By Monica Uszerowicz
How is a body like a map? Observable scars, an errant rough patch, a sore extremity: there are visual markers, points of interest, though they’re temporal rather than spatial signifiers—a moment embedded in the skin. Deeper than that is the blood, or a lifeline to our ancestors, carrying the stories and memories of continents we might never visit.
In Mateo Nava’s intricate, lush paintings—on view in his solo exhibition As Flesh to Land at Spinello Projects—bodies alchemize into topographies, becoming what Nava has named “body-places”: hybrid human-terrains, lovingly drawn and uncontained. Nava typically avoids canvas stretchers and instead uses large swaths of fabric and paper as his foundation; they’re nearly sculptural and often massive. Acrylic-and-canvas roots and limbs—multitudes of them—burst from the edges of blooming humanoid forms, stretching amorphously toward the ceiling or spread across the length of a wall. On the day I visited, there was a sunshower, considered a good omen in my mother’s Caribbean hometown, and the space was quiet, empty. Still, I believe it was Nava’s mythic beings—many of them glowing with an overlay of luminous paint—that commanded silence, even reverie.
Mateo Nava, Caída de Luz, 2019. Courtesy the artist and Spinello Projects.
Mateo Nava, Bendiciones, 2019. Courtesy the artist and Spinello Projects.
Nava was born in San Luis Potosí, Mexico, raised in Mexico City, and is currently based in Miami. His body-places are diasporic: blood vessels along an arm or a palm are like pathways, teardrops, below an eye, like pools and ponds. They indicate movement; they are travelers themselves. Cut-out faces from found photos, beads, and floral-printed collages are layered onto painted or dyed fabric, hunks of it foliage-green or brown or a rivery shade of blue. The land a body navigates can seep into the skin, finding a home; Nava’s body-places are fleshly, but they’re also terrene. In Milpa (2021), a praying, blue-veined figure—or a map decorated with waters—is crowned with a row of maize and beans, a love note to Mesoamerican flora and fauna. In Plegaria de brazos plegados (2021), the negative space of purplish canvas, cut to look like chain-link, is interlaced with a map of palms, blood vessel-tributaries, and prints of vines. Fences and other trappings of state borders and violence are rendered in orange and teal, their menace debunked with the richness of plants, the blood droplets along veins that also look like flowering trees. If Nava’s figures have beating hearts, they are surely located beneath the soil or inside a root, pulsing the dense greenery to life.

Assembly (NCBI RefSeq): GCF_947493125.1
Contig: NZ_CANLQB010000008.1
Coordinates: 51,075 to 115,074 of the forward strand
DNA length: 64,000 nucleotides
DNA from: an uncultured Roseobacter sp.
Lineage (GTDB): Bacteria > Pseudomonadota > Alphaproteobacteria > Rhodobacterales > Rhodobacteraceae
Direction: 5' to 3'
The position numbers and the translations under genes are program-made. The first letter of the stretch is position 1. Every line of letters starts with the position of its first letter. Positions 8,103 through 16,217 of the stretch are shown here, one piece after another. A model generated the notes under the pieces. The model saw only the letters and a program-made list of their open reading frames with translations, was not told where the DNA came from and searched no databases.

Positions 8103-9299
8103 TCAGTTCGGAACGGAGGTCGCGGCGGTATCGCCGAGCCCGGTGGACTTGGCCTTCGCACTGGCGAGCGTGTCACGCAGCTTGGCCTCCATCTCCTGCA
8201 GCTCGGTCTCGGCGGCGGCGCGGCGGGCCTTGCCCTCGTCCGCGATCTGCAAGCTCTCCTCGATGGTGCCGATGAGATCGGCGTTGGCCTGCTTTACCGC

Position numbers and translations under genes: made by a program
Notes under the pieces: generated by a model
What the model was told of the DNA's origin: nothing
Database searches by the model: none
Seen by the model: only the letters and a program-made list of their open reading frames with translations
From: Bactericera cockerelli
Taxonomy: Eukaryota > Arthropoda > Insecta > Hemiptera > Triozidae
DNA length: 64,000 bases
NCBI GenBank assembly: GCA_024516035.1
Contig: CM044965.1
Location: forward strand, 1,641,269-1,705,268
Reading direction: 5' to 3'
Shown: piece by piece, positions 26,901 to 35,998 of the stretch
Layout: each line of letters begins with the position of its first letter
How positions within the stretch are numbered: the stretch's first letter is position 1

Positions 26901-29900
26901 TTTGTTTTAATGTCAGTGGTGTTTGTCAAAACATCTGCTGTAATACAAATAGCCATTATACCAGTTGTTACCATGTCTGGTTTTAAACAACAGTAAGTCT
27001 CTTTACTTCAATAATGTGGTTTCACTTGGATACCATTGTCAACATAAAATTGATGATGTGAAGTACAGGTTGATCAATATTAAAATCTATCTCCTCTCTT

His body-places might breathe, too. Mangrove seeds appear in Dispersal I and Dispersal II (both 2020)—they’ve been cast in polyurethane and the remaining molds hang from strings, alongside encasing of the artist’s hands, made of the same material. Here in Florida, mangroves are particularly resonant; like humans, they inhale—their roots, which project above the floor of the bay, contain pneumatophores, also called “breathing roots.” You’ll leave As Flesh to Land thinking, of course, of the land, the way the land is a body. But Nava has also evoked the heavens. Small gold crosses occasionally make their way into the fabric; the gold, ray-like strings of canvas in Caída de luz (2019) recall both the sun and the radiant crown of the Madonna. Some palms are dotted with blood at their center. Colonization brought such symbolism to the Americas; in Nava’s hand, it’s part of the earth, which is already holy. In Tocando Heridas (2021), an eye, set of lips, and beanstalk hair form a visage that seems to whisper into a cluster of leaves. In turn, the leaves reach toward a mountain range (or a curve of flesh), carrying the message.
This essay was published in partnership with Burnaway as part of a project to increase critical arts coverage in Miami-Dade County.
Monica Uszerowicz is a writer and photographer in Miami, FL. She has contributed work to BOMB, Los Angeles Review of Books’ Avidly channel, Hazlitt, VICE, and The Miami Rail.